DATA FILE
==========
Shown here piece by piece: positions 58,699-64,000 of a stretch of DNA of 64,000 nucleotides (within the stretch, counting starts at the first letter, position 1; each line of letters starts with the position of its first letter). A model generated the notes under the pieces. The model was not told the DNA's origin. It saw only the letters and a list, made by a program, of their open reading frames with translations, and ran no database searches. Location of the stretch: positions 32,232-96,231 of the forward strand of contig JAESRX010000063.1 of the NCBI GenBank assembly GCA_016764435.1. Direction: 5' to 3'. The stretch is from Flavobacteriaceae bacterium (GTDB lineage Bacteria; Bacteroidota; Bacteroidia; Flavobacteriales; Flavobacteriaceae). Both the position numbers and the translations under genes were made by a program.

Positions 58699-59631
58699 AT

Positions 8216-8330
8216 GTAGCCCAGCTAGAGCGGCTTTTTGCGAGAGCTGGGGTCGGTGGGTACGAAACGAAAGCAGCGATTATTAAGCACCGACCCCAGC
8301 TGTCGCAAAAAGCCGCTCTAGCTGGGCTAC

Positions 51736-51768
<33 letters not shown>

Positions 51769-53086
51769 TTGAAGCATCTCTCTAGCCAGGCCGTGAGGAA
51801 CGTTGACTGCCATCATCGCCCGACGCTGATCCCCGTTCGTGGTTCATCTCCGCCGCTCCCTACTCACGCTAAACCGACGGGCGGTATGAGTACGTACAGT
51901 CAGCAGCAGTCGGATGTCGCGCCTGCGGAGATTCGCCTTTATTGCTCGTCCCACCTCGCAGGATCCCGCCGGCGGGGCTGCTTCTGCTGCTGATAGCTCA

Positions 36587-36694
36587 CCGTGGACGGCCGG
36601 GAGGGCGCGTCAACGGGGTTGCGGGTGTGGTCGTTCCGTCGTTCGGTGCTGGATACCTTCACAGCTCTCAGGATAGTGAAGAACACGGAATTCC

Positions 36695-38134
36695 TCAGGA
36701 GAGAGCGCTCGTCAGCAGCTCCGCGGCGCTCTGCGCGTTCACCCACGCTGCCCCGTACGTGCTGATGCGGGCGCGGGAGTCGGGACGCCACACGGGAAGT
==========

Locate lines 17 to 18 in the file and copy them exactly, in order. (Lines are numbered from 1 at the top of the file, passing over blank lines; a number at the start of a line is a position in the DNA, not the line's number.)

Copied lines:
36695 TCAGGA
36701 GAGAGCGCTCGTCAGCAGCTCCGCGGCGCTCTGCGCGTTCACCCACGCTGCCCCGTACGTGCTGATGCGGGCGCGGGAGTCGGGACGCCACACGGGAAGT